Before the rain though Dachary had been rather quiet… but not in an enjoying the silence kind of way… I asked her how she was doing mentally, and she said she felt like crying for some reason, and seemed as confused about it as I was.

Soon after coming down the mountain the rain ends and we get to Ushuaia where we forget Joe’s note about avoiding the dirt switchback until it’s too late and have to ride it anyway, fill up the bikes, watch the Brits go by, and gear up for the trip to the famous sign.

Now, it should be noted at this point that we’ve skipped lunch earlier because when we passed the place half-way here that was recommended by another ride report we decided to just go for it instead of stopping. I’m not sure what Dachary’s reasoning was, but mine was that we’d eaten not two hours before and when it’s cold and unhappy riding we both tend to linger, avoiding getting back on the bikes.

Back in Ushuaia Dachary’s hungry, wet, and, having forgotten to put plastic bags on her feet, now sporting squishy socks in two portable puddles. Until you’ve ridden for hours with two portable puddles on your feet you have no idea how demoralizing it can be. But, we both agree it’s best to take advantage of the near-sunlight while it’s here because who knows what the weather will be like tomorrow.

When we get to the park the road has turned to dirt (both of us had forgotten this detail) and Dachary’s all “where’s the sign?” And I’m all “soon”. And then we reach the gate, and Dachary’s all “There’s a gate!” and I’m all “So?” I’m not sure why the gate concerned her, but yes, there’s an entrance fee of 65 pesos for us foreigners but it’s good for camping the night there too if you want. I’m pretty sure I remember something about the sign being past the gate.

I pull over to put my gloves back on and Dachary informs me that the primary puck on the left pannier is no longer holding and it’s only still attached by virtue of my “backup” puck. Well… yay for the backup. I unlock it, open it back up, and attempt to not burn myself on the muffler while getting the errant puck reattached. I’m happy to report a lack of burns.

We drive in until there’s an intersection and I have to consult the map to figure out where to go. We continue straight and straight, and straight through one of the most gorgeous national parks I’ve ever seen. It’s fairly small but it makes every moment count.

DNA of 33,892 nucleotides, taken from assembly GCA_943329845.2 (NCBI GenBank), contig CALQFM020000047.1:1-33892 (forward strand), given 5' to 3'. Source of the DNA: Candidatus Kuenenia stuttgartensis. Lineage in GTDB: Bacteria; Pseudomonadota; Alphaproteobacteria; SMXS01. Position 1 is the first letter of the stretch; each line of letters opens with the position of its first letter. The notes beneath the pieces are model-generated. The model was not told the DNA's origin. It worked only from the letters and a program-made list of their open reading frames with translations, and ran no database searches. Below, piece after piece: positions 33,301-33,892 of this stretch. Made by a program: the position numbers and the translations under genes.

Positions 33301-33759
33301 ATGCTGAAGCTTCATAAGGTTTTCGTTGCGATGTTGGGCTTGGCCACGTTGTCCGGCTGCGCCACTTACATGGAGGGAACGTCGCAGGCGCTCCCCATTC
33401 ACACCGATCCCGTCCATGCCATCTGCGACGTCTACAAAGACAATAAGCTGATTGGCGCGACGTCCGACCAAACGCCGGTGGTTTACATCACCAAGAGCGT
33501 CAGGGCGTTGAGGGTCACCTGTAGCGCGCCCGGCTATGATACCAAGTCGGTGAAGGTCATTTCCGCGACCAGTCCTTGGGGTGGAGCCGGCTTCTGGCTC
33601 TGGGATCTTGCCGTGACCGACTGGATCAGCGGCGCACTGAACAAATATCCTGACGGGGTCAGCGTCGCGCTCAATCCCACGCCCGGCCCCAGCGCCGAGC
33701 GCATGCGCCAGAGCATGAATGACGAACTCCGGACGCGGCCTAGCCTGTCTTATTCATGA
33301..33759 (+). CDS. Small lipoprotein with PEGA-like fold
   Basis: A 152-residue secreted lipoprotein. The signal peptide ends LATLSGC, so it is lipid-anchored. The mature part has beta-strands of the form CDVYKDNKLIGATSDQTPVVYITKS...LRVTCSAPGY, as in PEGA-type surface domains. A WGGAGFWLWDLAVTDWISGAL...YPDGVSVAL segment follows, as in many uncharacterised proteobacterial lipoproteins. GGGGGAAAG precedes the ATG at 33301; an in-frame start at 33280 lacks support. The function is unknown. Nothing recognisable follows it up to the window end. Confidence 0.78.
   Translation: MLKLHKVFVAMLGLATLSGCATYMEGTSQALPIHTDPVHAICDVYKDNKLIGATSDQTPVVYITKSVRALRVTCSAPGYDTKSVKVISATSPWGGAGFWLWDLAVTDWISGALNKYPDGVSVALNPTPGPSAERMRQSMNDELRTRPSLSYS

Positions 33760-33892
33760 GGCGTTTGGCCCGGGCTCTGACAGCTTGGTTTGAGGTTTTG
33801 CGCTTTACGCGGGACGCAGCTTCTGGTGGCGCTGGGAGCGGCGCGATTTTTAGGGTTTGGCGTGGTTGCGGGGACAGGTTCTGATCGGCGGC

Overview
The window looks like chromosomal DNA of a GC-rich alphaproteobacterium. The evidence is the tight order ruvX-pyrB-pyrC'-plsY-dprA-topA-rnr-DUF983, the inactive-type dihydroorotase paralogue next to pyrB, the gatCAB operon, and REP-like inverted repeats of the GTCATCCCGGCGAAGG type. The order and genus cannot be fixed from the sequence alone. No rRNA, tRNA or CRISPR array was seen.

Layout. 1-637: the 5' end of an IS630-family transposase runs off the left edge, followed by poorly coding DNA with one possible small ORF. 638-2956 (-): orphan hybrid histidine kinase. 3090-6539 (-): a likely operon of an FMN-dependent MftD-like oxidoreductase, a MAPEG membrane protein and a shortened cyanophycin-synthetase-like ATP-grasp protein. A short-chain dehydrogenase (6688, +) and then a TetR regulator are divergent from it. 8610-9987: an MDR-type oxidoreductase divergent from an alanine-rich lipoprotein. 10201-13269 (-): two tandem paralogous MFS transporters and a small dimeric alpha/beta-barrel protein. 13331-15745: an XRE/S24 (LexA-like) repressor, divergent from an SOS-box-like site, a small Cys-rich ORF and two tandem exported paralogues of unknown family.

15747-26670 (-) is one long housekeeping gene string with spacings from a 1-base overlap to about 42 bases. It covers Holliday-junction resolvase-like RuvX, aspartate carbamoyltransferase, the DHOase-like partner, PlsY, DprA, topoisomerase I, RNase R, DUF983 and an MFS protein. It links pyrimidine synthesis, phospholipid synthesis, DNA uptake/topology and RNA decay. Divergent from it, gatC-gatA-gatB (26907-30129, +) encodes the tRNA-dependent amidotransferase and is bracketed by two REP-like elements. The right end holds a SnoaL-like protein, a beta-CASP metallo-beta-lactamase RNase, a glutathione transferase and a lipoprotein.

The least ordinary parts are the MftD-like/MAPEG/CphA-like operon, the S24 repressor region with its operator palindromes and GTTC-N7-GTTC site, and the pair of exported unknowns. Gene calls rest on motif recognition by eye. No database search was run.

Parque National Tierra Del Fuego

Dachary in Parque National Tierra Del Fuego

We’re in awe of it, commenting back and forth over the headsets; wondering why none of the ride reports we’ve read have mentioned how amazingly beautiful this place is. It’s this wonderful gift at the goalpost of this huge journey. We both wished we had camping gear that could handle sub-freezing temperatures, but we don’t and according to the weather it’s gonna be that cold. When Joe and Vern left town two days ago it was 37 F so definitely below 32 that night. Anywhere below 40 and we’re not happy to be outside in our sleeping bags.

And then, at the end of the road, is the sign.

El Fin de Monde

El Fin de Monde

And we are both happy, relieved…. I’m not sure. We commented last night that we thought it might be somewhat anticlimactic. That there’s really no good reason to go to Ushuaia beyond the fact that it was where the land runs out. But, it is beautiful. And there’s something of a sense of accomplishment, but it’s a tempered one, because, while you’ve reached the goal, you’re really not done. Anyone heading south to Ushuaia almost always has to turn back around and drive another three thousand kilometers to Buenos Aires to get home. It would be much better if there was a gaggle of other adventure bikers there… or even the Brits. What happened to the Brits?

At the end of the world